Dementia as Trickster

Dementia is a Trickster! It changes what we know to be true about life. It upsets the plan. It causes us to shift the trajectory of our life and as a result, we learn, we grow, and we are challenged.

Dementia is a trickster that hides from us in times of introduction or brief meetings, it is the playful spirit that comes out, maybe for the first time, causing us to questions how well we truly know someone. It lures us into answering the call to transforming our work to become relational with our loved one all over again. It has us look over here while something else is going on over there. It hides the true meaning of an action, behavior, or word. It tricks both the knowledgeable and the under-trained. It tricks families, friends, the community. It tricks the person with dementia. It evolves and is quick, keeping us on our toes and our head spinning. It brings sadness, but it can also bring joy. It forces us to throw out the textbook and sometimes even the research so that we may best be present for a person with dementia in a new and different way.

As a dementia and creative engagement specialists, we work with the trickster to outsmart it, outplay it, outwit it. Sometimes we are successful, sometimes not. But we are not called to be smarter than it, but flexible, playful, and smart about how we approach it. The Trickster, with all that it does, can never take away the person, the personality, the life, the story that is in each one of us. It cannot take away our relationship, only invite us into a new way of being in relationship. It cannot take away interests, desires, gifts, and experiences, only shift how we see and learn about them. When we take time to get to know the person, as well as the dementia, we can play and grow together. We can continue the story, joining in or staying with this new chapter in the person’s life. A Trickster it may be, but a person they will always be.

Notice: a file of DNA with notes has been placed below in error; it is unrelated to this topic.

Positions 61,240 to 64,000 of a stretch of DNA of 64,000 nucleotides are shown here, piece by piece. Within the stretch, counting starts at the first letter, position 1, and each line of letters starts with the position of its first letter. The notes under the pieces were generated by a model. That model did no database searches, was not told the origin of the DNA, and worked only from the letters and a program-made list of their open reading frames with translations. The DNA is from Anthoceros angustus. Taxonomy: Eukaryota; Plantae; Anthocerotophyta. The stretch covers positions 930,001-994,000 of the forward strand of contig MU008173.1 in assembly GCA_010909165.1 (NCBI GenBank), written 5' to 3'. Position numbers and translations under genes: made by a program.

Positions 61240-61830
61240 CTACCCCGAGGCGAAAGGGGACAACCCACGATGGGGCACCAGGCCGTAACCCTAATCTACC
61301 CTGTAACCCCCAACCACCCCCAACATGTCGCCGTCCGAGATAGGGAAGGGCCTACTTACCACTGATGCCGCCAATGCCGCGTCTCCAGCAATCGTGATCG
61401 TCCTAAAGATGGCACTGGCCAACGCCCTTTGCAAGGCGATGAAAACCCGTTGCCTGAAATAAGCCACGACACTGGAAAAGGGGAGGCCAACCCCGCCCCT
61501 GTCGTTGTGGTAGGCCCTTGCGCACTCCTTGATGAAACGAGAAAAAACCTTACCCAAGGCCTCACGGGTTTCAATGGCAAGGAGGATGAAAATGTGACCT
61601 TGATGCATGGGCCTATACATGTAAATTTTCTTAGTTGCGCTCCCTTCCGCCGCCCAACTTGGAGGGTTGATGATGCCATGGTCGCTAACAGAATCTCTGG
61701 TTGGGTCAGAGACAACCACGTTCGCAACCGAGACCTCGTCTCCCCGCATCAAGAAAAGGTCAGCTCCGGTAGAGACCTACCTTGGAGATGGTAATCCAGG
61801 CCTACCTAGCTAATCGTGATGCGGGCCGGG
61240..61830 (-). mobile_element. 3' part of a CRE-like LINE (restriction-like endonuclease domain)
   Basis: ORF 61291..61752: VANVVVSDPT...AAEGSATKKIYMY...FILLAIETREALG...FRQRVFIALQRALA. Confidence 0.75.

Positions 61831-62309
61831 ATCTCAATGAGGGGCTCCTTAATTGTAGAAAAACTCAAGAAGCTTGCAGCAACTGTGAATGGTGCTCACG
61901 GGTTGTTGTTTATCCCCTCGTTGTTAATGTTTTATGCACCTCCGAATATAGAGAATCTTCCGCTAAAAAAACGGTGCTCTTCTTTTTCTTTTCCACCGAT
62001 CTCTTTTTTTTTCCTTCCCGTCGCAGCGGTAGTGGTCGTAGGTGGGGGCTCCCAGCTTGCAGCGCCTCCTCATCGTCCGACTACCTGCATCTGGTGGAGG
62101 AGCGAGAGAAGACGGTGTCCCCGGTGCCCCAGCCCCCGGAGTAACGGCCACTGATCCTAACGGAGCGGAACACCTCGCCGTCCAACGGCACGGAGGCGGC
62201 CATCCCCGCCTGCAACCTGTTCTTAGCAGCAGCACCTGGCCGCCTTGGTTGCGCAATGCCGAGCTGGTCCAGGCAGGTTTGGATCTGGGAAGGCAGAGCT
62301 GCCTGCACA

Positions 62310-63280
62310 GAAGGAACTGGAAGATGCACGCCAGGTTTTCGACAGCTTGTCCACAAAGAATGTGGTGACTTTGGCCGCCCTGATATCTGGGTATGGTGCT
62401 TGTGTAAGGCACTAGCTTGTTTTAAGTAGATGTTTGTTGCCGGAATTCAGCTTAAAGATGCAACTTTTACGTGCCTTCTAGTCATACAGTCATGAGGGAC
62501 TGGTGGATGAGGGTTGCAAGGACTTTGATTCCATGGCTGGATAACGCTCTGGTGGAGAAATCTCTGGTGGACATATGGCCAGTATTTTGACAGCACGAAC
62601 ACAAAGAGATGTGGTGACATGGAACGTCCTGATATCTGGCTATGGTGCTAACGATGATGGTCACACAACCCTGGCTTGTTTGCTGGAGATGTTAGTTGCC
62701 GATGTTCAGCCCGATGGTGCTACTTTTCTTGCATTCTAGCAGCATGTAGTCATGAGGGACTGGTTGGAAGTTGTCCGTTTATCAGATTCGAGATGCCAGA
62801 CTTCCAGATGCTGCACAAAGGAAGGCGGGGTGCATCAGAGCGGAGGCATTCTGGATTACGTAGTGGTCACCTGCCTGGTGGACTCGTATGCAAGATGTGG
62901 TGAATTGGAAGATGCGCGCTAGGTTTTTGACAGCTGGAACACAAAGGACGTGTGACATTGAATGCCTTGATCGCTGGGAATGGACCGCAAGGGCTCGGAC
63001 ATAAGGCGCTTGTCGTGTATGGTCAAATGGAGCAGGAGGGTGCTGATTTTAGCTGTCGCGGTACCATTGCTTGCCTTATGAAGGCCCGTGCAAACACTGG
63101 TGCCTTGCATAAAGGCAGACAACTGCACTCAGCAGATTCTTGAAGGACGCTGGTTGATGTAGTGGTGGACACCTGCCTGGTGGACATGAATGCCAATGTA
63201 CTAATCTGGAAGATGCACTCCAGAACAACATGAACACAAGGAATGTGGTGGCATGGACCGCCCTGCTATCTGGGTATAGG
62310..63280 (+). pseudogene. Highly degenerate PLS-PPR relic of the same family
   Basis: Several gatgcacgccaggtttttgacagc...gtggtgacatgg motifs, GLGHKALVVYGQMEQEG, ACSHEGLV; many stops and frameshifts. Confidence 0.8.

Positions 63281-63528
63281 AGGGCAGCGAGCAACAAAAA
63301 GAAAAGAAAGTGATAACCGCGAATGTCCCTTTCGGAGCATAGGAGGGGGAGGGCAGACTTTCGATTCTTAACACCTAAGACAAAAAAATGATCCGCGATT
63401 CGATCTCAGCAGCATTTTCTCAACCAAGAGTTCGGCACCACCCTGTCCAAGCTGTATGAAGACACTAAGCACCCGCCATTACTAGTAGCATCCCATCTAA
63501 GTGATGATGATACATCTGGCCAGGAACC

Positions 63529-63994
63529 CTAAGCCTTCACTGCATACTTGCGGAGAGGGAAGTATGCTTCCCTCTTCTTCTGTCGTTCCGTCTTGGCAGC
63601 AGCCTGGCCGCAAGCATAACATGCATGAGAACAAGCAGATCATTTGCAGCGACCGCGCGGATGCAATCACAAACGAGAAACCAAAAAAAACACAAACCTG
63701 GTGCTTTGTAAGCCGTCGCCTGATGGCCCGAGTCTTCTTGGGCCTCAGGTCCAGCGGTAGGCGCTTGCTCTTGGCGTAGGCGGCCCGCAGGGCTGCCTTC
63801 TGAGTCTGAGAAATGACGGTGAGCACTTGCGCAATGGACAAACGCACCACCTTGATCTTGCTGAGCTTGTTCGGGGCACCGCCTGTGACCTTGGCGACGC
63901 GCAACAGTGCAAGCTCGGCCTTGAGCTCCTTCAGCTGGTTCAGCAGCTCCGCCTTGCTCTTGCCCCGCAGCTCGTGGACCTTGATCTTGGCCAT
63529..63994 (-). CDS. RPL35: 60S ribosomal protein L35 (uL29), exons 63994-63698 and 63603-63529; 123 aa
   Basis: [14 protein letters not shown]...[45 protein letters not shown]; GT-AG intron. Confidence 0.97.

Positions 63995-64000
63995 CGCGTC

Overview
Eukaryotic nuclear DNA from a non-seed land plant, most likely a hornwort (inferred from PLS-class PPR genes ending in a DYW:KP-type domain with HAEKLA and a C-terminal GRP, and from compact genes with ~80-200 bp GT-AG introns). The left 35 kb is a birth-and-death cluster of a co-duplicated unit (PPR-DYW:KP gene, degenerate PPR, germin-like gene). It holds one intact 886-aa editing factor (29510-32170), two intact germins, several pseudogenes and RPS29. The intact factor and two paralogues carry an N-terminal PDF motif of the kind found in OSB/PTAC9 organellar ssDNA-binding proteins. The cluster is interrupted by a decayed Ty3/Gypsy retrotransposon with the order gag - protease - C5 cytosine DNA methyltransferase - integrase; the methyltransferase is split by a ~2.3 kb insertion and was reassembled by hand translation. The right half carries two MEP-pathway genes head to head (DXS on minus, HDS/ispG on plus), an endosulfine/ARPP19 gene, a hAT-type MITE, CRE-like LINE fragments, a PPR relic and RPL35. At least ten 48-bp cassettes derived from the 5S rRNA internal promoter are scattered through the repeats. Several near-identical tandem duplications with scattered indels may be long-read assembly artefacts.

Several years ago in a drama therapy class, I came to the conclusion that Dementia is the Trickster something more than a Master of Social Deception. In mythology, the trickster forces a change in the status quo. It is intelligent or has secret information that is used to play tricks on another person, or it breaks what we consider normal or appropriate behavior. It can be a terrible character and in the case of dementia can also be the one that brings out the best in a situation. The Trickster causes us to come face to face with the mortality of life, but also the playfulness of the human soul. In my personal notes, dementia was often written as Trickster, but it was not until I heard that Kyrié Carpenter also call dementia the Trickster that I wanted to share with thought with you. I was pleased to see that I was not the only one making the connection and am now interested if there are more of us out here. What framework do you use to think of dementia? Do you feel the need to think of it as a character? Does it help to think of the world as a cast of characters made up of a set of diagnoses? Or is it simply a diagnosis? Do you see it as harmful? Or, hurtful? Let me know.

Published by Kathryne Fassbender

Creative Gerontologist, Speaker, Catholic Innovator. I am also the granddaughter of someone who lived with Vascular Dementia.

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